Sunday, February 24, 2002

French Polynesia


Bonjour friends and family!

Dan's take:

I think it is accurate to say that Sarah and I have both enjoyed our stay in French Polynesia (Tahiti is not a country, only one of many islands that make up French Polynesia). We in fact, only spent a single day in Tahiti, while preferring to stay on the nearby island of Moorea (French Polynesia consists of several groups of islands, such as the Marquesas, Tuamotos, and Society Islands - both Tahiti and Moorea are a part of the Society Islands, which are a group of islands that are part of the greater French Polynesia. (Complex, eh?). Moorea is a 28 dollar, 10 minute flight, or an $8, 28 minute ferry-ride from Tahiti. We opted to experience both. With a 130AM arrival time from NZ, it was far more convenient (and less expensive) to spend the morning hours in the airports' air-conditioned information office, than to get a very expensive hotel room. We arranged a flight to Moorea at 8AM and we're in awe by 810AM. The blazing sunrise illuminated the black volcanic cliffs, which protruded through the dense tropical foliage below. Our entire shuttle ride, meandering around the mountains and coral spotted bays, left us uttering single syllable phrases...ohh, ahh, wow, whoah. Not that our previous conversations, earlier that morning amounted to much more, with 43 minutes of sleep between us.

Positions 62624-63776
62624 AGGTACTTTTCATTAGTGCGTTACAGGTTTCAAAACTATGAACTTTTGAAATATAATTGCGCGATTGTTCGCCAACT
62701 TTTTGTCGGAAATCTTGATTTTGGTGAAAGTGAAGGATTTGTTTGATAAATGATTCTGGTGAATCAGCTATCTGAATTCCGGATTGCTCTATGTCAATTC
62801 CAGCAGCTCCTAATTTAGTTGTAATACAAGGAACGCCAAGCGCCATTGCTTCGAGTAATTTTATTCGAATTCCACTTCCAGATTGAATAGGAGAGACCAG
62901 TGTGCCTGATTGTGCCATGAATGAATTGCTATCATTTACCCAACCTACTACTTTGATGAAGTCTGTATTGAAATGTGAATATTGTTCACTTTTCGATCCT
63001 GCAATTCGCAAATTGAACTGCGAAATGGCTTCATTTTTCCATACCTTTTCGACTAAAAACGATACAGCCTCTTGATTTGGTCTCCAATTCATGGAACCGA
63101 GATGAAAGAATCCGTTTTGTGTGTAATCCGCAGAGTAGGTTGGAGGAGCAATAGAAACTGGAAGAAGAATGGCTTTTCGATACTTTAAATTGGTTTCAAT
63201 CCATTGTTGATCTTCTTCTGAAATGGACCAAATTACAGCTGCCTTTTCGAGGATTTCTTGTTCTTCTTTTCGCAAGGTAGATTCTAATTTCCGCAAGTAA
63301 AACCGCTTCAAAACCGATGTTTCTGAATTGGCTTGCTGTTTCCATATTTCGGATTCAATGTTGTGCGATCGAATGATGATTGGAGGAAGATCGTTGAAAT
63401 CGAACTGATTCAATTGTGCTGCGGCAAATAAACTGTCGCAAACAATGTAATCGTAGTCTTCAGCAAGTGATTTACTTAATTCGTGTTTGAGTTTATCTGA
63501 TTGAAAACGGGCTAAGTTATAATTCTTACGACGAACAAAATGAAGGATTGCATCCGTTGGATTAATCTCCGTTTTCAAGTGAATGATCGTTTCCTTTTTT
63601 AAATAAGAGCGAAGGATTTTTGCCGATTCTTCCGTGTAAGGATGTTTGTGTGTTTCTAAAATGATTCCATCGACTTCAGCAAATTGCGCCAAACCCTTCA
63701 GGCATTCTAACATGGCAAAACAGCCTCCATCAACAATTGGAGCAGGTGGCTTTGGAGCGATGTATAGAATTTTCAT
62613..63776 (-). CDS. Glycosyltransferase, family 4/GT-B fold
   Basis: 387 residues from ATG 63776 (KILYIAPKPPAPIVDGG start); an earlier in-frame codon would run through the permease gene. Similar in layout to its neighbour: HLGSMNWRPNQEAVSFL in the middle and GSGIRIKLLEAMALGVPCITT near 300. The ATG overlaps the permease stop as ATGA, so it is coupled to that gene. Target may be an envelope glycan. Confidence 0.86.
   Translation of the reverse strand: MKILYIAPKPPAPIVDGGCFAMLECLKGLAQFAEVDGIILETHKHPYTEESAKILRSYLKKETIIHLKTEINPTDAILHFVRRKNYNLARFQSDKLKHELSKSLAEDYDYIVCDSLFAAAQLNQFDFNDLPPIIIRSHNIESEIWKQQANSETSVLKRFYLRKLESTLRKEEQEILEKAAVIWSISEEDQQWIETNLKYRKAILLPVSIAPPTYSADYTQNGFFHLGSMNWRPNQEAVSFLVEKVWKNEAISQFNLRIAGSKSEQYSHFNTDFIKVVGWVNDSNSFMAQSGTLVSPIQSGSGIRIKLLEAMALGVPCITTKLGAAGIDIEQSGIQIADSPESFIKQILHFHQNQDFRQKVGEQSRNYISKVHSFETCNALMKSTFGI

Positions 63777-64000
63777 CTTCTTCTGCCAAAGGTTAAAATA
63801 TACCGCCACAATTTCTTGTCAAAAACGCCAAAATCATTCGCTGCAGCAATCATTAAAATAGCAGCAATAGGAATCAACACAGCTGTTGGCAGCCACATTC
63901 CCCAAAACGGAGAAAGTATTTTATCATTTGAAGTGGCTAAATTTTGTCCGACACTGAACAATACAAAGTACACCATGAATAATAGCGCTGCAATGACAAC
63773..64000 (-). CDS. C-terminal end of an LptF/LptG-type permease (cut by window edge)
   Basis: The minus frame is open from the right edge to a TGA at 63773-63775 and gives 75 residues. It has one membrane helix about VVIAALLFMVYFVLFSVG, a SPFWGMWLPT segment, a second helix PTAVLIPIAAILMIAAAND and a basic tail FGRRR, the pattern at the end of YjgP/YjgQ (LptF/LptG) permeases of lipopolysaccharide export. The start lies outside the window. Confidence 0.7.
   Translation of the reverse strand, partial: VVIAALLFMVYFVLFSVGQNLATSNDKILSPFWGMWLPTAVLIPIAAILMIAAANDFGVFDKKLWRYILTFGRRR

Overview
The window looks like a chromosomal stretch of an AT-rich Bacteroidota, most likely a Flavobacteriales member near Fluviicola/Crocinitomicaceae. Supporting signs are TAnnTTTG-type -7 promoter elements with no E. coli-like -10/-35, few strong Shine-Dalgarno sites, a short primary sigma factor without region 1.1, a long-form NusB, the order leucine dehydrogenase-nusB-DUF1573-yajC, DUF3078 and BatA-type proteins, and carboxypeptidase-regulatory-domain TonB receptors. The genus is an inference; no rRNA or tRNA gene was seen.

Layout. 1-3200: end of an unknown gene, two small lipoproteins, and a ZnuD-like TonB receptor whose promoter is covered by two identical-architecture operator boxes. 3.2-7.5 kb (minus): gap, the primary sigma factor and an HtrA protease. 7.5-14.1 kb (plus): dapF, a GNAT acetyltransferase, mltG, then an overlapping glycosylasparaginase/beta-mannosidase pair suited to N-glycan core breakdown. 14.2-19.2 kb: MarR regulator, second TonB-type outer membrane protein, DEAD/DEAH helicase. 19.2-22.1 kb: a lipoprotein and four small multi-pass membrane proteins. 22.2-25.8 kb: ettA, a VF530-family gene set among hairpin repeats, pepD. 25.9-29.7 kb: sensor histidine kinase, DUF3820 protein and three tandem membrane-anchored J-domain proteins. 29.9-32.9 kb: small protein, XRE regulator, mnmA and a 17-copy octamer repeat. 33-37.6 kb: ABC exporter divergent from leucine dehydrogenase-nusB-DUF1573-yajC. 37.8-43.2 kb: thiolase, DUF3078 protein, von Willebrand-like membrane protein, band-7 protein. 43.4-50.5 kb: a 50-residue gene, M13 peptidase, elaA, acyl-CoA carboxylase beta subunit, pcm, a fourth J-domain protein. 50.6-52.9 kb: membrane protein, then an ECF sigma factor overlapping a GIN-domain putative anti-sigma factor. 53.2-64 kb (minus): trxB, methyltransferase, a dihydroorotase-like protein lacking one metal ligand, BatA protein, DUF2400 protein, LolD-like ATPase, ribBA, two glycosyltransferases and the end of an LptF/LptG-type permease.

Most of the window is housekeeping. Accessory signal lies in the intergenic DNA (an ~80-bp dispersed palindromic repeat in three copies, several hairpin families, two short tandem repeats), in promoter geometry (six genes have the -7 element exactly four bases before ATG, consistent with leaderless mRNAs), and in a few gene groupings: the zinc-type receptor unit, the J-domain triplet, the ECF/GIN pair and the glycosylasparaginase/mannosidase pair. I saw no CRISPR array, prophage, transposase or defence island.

Upon meeting the long term residents (people who stayed there for more than three weeks) of our hostel, we noticed a pattern emerging. One individual whittled Tahitian women in traditional poses under the palm tree the entire day. One practiced his recently acquired didgeridoo, an aboriginal, Australian giant wooden kazoo-like instrument. Yet another honed his guitar skills while intermittently practicing juggling. Thus, Sarah took up sunbathing. She was playing it safe, using Tahitian sunblock...vanilla smelling coconut oil (not the highest SPF). I, being without a surfboard, or available rentals, struggled to find my own hobby. I began practicing enchanting spells and general basic wizardry. Yes, I've been potted - no, not the wacky weed. We've read 3 out of the 4 Harry Potter books in the last 3 weeks, and I am hoping to take my O.W.L.S. for all those other 'pot' heads out there. Yes, we have managed to finally relax, although we have also found time to exercise. One day, we thought it would be a great idea to rent bicycles, until about 10 minutes into our trip. It was scorching HOT! My shirt was soaked in seconds, and Sarahs' face was bright red. We wanted to ride to Titiroa Marae and Belvedere lookout, which provides a view of Mt.Roti and Oponohu and Cook's bay. I specifically asked the bikeshop, 'Is the road very steep?' 'No, no, no', with the wave of the hand we were off. The landscape was dazzling, but four hours later, Sarah was nearly in tears, and I was speaking optimistically ('Just think how much fun it's going to be on the way down!), while cursing privately. Ascending the summit, we did not pass a single bicyclist or pedestrian, and noticed that only rental cars or 4X4 exploring tours had reached the top. Needless to say, the view was worth it, and the ride down would have been fun if my breaks hadn't had their own agenda.